257 pages, 21 b/w illus
This book renders an account of the rainbow trout and why it has become the most commonly stocked and controversial freshwater fish in the United States. Discovered in the remote waters of northern California, rainbow trout have been artificially propagated and distributed for more than 130 years by government officials eager to present Americans with an opportunity to get back to nature by going fishing.
Proudly dubbed "an entirely synthetic fish" by fisheries managers, the rainbow trout has been introduced into every state and province in the United States and Canada and to every continent except Antarctica, often with devastating effects on the native fauna.
The author examines the paradoxes and reveals a range of characters, from nineteenth-century boosters who believed rainbows could be the saviors of democracy to 21st century biologists who now seek to eradicate them from waters around the globe. Ultimately, the story of the rainbow trout is the story of our relationship with the natural world - how it has changed and how it startlingly has not.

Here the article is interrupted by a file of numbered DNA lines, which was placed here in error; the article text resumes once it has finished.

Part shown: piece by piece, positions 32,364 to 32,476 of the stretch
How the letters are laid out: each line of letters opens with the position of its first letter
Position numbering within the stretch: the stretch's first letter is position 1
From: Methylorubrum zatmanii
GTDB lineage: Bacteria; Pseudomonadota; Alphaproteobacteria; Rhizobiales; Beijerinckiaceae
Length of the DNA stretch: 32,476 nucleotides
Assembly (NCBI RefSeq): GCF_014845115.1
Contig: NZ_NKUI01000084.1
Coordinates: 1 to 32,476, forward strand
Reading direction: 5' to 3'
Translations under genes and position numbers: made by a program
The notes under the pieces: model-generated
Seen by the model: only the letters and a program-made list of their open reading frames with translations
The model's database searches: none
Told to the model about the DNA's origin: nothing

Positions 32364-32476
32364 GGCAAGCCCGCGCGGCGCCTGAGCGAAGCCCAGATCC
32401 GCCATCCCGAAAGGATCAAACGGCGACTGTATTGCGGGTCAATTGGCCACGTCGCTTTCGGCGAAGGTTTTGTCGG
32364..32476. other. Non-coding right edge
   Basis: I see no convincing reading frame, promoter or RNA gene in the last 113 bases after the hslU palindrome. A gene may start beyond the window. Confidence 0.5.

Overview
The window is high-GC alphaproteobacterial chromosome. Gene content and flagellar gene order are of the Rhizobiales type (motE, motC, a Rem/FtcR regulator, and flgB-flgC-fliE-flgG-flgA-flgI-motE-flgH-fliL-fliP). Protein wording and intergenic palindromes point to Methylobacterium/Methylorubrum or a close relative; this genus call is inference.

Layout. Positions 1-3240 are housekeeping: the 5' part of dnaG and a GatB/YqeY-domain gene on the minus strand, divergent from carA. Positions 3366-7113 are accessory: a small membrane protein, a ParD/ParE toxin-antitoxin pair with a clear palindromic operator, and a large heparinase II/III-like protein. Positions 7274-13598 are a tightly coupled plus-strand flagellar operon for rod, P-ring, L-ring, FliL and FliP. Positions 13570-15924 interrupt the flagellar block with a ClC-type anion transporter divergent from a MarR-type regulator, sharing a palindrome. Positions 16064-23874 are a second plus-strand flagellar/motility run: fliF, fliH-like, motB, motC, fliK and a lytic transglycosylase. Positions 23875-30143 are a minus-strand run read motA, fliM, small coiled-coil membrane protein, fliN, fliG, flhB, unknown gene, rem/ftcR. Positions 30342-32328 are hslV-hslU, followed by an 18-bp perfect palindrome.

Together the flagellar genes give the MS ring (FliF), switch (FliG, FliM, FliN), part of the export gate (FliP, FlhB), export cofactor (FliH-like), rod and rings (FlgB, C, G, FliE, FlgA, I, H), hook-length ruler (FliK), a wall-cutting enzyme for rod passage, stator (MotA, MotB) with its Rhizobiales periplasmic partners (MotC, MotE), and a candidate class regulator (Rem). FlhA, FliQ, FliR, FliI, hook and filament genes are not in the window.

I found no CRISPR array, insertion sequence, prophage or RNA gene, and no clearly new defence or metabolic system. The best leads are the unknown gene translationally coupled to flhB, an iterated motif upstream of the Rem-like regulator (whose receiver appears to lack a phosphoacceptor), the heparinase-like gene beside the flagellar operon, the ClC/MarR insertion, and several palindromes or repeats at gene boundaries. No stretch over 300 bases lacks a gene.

'Make no mistake, this book is a major event in the history of angling and ecological analysis. It needs to become the stuff of every angler's conversation and practice. And it's such a pleasure to read! (Gordon Wickstrom, American Angler) 'With prose as engaging as it is thoughtful, Halverson has crafted an absorbing cautionary tale of ecological trial and error, documenting our tardy but increasing understanding of biological interdependence and its immeasurable value.' (Washington Post)"
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